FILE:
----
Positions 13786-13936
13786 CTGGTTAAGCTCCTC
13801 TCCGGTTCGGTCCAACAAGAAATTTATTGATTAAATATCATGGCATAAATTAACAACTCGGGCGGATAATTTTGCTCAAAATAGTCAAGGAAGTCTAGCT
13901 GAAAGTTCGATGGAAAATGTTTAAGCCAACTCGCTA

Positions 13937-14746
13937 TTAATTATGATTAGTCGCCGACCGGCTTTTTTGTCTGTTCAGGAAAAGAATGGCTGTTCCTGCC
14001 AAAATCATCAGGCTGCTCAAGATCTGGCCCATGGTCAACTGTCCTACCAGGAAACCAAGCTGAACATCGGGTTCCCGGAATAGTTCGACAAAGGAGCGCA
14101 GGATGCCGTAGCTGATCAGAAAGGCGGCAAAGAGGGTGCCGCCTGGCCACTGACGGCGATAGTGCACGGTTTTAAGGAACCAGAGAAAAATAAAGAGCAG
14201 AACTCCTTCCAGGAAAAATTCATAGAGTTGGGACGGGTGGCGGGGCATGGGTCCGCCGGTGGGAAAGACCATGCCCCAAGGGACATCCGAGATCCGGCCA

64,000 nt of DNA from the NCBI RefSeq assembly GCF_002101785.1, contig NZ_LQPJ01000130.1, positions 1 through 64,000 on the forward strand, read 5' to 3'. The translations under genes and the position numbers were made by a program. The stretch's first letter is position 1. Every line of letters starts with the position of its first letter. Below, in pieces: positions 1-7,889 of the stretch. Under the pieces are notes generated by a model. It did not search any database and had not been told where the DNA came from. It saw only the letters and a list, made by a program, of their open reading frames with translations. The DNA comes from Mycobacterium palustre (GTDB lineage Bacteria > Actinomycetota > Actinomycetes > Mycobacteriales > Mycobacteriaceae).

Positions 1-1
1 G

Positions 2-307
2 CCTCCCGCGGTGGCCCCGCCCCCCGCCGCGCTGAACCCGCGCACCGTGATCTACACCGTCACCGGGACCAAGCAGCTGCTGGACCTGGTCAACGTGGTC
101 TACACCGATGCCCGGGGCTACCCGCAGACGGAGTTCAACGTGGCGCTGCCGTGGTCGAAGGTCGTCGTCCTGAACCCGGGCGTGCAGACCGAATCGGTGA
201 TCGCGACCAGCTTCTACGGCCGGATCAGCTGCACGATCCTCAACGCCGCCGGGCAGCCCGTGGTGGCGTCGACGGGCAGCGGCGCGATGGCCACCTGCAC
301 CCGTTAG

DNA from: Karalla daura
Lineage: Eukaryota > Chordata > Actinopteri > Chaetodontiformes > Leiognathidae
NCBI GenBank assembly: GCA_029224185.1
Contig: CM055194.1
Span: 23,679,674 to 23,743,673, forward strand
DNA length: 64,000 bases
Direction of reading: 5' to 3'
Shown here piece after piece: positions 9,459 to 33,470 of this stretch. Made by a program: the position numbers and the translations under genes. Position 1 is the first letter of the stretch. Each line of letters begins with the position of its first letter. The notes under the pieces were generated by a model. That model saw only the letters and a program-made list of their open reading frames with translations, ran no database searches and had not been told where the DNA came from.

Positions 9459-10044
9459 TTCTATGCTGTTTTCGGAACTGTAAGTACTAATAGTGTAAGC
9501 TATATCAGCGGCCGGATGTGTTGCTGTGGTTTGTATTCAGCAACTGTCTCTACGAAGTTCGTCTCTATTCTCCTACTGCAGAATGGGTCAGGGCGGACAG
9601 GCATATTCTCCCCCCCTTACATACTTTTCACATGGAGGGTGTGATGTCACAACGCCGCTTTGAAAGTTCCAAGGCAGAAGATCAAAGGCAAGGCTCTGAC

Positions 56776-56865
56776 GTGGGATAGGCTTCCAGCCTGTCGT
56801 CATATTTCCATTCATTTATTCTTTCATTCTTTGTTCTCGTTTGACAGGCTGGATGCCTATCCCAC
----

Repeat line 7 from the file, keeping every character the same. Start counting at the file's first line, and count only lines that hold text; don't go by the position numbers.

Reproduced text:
14001 AAAATCATCAGGCTGCTCAAGATCTGGCCCATGGTCAACTGTCCTACCAGGAAACCAAGCTGAACATCGGGTTCCCGGAATAGTTCGACAAAGGAGCGCA